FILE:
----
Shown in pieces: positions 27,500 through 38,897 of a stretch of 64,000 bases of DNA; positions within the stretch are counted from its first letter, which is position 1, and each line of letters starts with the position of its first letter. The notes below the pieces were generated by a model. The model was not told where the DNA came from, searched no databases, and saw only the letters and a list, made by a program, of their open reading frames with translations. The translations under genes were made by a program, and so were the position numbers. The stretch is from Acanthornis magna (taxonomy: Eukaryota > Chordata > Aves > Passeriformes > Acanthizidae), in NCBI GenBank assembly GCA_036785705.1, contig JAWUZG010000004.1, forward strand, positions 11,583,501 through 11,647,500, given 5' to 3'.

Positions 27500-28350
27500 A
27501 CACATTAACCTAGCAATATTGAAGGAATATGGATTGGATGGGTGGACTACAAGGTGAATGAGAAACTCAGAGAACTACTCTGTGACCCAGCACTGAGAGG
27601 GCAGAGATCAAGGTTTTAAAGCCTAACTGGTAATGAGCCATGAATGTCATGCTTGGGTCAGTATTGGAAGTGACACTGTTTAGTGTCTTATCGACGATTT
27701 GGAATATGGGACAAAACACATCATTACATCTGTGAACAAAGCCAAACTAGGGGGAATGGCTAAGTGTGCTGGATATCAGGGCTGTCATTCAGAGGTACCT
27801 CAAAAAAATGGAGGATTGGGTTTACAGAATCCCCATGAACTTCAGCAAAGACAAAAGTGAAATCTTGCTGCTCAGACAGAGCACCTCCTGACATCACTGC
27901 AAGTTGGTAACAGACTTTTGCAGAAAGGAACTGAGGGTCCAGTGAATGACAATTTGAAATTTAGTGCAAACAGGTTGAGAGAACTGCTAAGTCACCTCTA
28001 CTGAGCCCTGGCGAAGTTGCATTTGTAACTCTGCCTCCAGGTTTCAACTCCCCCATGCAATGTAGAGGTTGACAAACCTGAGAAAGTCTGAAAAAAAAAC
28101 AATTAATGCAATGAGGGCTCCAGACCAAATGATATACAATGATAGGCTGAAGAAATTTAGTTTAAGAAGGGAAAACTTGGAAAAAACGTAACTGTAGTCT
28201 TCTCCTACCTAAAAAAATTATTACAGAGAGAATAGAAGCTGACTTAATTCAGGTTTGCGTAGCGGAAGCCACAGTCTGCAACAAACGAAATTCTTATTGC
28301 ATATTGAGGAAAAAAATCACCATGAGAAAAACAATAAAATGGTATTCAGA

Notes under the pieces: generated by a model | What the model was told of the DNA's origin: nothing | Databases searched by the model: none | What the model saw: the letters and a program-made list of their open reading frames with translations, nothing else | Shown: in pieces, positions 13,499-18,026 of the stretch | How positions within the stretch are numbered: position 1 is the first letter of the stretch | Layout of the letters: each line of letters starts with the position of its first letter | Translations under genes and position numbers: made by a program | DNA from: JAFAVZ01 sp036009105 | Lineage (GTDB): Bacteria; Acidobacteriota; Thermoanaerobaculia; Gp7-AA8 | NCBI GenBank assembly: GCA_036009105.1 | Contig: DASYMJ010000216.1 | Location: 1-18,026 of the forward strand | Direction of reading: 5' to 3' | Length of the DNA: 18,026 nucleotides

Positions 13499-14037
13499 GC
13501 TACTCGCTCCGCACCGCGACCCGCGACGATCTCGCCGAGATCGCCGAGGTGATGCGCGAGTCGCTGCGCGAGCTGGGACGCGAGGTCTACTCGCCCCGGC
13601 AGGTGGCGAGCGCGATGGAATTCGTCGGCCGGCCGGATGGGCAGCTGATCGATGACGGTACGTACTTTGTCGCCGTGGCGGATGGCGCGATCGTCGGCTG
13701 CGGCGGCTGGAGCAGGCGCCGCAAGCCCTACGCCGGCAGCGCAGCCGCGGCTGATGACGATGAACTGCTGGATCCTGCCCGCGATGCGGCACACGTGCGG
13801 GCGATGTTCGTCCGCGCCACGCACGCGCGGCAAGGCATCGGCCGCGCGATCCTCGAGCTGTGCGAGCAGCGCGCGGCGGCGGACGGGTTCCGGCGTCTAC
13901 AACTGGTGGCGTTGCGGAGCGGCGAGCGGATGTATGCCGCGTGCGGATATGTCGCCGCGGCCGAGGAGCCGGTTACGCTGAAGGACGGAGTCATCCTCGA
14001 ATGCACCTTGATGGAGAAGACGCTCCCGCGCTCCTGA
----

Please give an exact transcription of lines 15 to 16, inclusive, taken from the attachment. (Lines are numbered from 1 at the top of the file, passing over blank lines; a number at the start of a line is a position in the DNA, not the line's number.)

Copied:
13499 GC
13501 TACTCGCTCCGCACCGCGACCCGCGACGATCTCGCCGAGATCGCCGAGGTGATGCGCGAGTCGCTGCGCGAGCTGGGACGCGAGGTCTACTCGCCCCGGC